OK 2nd Star............I have to be a bit less *cheeky* with you on the trick questions..IE the Relative Bearing grease!.........Well Done !

    For the others reading..a *bearing* is a line of sight taken from your vessel to another vessel or object to get the objects direction from your vessel. *Relative bearings* are measured with *OOO* being the bow of your vessel, going clockwise though 360 degrees, around the ship..........SO.........since a bearing in not a object....it has no grease.

    The joke is a old one played on new Bridge messengers or Cadets or crew members, where they would be ordered to the get the *grease for the relative bearing* from the engineroon, so they would run down 8 or 9 decks and the engineers would of course find the heavest, fullist 5 gallon pail of grease for them the haul back up!

    Of course on the other side, the engineering Cadet, etc, would be sent up to the brdige to show the Deck Officers where the valve for the handrail heating system was, and would spend a good deal of time, wondering the upper decks, in the cold!......trying to find a valve, for a system was not that there!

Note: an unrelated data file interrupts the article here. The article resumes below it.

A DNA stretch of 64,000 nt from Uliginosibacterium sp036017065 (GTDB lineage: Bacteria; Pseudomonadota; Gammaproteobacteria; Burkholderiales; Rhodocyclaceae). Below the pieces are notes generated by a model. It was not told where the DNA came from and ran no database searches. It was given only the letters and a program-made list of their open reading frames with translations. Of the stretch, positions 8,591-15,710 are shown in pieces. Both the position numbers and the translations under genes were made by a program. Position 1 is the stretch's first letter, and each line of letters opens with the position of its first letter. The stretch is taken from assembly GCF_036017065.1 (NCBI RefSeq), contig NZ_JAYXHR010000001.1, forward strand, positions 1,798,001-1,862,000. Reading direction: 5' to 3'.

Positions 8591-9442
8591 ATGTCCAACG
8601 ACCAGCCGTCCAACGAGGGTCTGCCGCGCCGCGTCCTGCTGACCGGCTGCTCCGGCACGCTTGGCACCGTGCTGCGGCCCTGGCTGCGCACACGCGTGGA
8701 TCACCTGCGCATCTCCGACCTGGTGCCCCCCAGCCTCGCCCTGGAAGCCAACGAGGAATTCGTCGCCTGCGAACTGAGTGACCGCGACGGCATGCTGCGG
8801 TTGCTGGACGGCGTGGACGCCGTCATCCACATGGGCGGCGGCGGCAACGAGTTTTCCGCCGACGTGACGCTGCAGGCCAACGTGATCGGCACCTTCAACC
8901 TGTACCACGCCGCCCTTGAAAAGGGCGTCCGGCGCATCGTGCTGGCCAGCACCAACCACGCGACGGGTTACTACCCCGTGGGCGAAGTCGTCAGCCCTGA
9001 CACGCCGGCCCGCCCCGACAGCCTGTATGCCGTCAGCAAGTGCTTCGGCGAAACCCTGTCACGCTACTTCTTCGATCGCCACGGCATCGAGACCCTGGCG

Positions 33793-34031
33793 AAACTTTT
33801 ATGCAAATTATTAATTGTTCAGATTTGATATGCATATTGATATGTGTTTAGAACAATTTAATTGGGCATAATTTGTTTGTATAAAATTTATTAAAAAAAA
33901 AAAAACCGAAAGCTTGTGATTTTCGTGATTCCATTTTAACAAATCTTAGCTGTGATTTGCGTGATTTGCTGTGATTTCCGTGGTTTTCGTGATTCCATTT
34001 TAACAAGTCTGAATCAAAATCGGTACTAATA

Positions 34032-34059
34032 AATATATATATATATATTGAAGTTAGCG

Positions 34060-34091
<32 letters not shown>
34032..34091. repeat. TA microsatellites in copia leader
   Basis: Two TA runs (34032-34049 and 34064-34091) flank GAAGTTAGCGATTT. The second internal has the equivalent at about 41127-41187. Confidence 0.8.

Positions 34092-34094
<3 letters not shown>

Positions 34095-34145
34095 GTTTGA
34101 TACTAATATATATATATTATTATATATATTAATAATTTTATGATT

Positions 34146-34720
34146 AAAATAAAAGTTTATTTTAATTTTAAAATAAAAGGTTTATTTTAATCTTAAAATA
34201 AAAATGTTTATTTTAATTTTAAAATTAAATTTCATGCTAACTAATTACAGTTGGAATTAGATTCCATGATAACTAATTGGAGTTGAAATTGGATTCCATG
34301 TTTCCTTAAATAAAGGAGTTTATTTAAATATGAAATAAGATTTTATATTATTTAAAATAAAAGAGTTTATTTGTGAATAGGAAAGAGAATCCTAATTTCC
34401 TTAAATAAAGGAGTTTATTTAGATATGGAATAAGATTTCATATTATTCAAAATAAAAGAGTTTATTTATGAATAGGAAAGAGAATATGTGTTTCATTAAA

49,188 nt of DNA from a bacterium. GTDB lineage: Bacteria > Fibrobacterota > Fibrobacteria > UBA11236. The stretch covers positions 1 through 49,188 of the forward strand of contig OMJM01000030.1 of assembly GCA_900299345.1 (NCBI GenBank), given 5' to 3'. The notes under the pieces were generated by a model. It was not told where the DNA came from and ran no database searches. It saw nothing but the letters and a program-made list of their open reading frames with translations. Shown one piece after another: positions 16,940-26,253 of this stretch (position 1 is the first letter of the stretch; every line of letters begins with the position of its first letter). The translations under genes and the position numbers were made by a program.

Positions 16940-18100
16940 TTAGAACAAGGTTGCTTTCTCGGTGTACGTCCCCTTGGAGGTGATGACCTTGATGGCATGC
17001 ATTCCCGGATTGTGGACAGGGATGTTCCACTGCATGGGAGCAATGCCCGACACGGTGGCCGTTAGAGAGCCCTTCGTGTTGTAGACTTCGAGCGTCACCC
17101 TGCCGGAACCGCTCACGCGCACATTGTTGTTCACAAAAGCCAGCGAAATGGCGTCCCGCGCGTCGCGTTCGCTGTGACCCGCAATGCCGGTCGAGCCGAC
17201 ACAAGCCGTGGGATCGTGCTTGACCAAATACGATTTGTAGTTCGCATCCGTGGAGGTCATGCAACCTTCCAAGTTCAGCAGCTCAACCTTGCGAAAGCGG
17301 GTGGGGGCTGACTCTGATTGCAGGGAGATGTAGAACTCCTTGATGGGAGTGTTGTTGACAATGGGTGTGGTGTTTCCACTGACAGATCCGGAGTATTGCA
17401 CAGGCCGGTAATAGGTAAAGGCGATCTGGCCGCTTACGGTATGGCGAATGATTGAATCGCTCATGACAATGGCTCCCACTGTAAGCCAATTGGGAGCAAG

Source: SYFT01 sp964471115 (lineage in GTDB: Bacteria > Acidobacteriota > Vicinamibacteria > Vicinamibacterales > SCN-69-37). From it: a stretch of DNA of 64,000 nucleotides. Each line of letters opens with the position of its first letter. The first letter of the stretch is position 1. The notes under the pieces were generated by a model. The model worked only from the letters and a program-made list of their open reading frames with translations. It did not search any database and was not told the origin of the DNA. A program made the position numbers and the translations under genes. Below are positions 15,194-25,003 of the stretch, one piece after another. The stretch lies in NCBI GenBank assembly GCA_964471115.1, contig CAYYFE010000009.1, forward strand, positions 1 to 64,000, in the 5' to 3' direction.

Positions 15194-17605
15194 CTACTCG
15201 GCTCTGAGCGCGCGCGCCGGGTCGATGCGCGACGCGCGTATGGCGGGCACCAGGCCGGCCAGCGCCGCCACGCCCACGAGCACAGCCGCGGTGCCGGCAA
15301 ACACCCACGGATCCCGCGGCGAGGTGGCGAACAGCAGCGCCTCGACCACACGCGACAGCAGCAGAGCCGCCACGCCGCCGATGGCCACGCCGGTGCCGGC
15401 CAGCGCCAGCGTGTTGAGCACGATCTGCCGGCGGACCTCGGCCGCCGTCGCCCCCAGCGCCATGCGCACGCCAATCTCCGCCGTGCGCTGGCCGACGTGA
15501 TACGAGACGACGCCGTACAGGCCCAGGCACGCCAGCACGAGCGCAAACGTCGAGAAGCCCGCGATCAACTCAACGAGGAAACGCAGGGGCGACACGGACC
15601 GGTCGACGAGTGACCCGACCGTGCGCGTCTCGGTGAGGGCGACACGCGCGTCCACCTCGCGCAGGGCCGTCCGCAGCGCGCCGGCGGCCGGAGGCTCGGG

OK the next set!


    1. How does Mickey arrive at the Pirate Party?

    2. How many horns on the Magic Class ship?...How many on the Dream class ship?

    3. Why the difference?

    4. Where is the new Teen Deck/Spa to be located on the Dream Class ship?

    5. What new safety color was developed/tested by Disney and approved by SOLAS?.Where is it used?

    6. On what deck is the loading/debarkation sideports and where do they leading into when boarding?


    FOR THE KIDS!

    We all see the Captian of the Ships during a cruise!.....but ......us *Big and little kids* know who the REAL CAPTAIN is?.who?



    Best of Luck to all!

    AKK

  12. #12

    • Tonka's Skipper
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    Red Face Re: Nautical terms testing time!

    Geee.....someone has to be brave enough to try????

  13. #13

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    Re: Nautical terms testing time!

    Sorry Skipper, but now I'm completely out of my league. We have not had the chance to make a Disney Cruise yet.

    Hopin' to make an Alaskan cruise soon.